Cuminum cyminum L. (Apiaceae)
Synonym : Cuminum sativum J.Sm.
Vernacular Name : Cumin (English); Jiraka, Jira (Sanskrit); Zeera (Hindi).
Description : An annual herb grows to 30-50 cm tall; slender, glabrous, branched stem that is 20-30 cm tall and has a diameter of 3-5 cm; each branch has two to three sub-branches; all the branches attain the same height; stem is coloured grey or dark green; leaves are 5-10 cm long, pinnate or bipinnate, with thread-like leaflets; flowers are small, white or pink, and borne in umbels; each umbel has five to seven umbellts; fruit is a lateral fusiform or ovoid achene 4-5 mm long, containing two mericarps with a single seed; seeds have eight ridges with oil canals, oblong in shape, longitudinally ridged, and yellow-brown in colour.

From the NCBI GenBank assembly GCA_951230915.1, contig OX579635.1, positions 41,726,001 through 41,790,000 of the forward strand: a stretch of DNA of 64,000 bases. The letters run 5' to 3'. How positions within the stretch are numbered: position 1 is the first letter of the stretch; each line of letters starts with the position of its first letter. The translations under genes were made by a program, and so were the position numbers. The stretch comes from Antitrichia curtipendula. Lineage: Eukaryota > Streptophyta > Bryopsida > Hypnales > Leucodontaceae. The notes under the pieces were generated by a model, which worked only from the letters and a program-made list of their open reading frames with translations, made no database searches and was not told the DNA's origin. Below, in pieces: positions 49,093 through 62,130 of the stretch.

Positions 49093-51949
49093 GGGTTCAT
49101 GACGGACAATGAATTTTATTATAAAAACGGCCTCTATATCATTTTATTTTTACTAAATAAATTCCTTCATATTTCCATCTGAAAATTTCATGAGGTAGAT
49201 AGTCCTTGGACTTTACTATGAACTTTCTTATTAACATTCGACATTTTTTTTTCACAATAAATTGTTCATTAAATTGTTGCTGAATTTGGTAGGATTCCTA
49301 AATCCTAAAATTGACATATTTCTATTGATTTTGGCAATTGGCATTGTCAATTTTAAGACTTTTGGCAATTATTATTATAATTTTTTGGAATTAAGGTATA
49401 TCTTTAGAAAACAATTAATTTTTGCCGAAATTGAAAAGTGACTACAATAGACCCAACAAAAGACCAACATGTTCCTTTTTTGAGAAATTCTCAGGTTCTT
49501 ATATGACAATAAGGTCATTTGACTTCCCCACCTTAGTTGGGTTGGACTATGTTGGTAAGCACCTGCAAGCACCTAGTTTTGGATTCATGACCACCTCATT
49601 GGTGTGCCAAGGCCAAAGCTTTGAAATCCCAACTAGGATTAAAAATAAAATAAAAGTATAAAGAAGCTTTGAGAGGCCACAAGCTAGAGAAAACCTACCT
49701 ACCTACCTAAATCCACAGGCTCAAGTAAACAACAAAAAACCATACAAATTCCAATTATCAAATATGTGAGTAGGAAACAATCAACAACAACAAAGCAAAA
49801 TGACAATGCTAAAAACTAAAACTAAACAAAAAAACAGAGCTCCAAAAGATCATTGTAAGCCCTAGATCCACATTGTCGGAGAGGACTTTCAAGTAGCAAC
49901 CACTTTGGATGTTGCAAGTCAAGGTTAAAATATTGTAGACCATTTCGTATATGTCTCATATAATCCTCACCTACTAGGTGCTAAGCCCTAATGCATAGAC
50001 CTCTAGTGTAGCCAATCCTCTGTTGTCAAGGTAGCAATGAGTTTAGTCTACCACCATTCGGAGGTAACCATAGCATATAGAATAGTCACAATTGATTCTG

Distribution : Cultivated mainly in India and little in other countries, Northern Africa, and Latin America.
Part Used : Seeds.
Phytochemistry : Seeds contain an essential oil (with cuminaldehyde, cymene, sminaldehyde, 1,3-p-menthadien-7-al, 1,4-p-menthadien-7-al as major contents).
Uses : Oil used to flavour curries and other culinary preparations, confectionery, beverages, liqueurs and cordials; helps in digestion; dried cumin seeds are believed to have medicinal importance in mild digestive disorders, diarrhoea, dyspepsia, flatulence, morning sickness, colic, dyspeptic headache and bloating.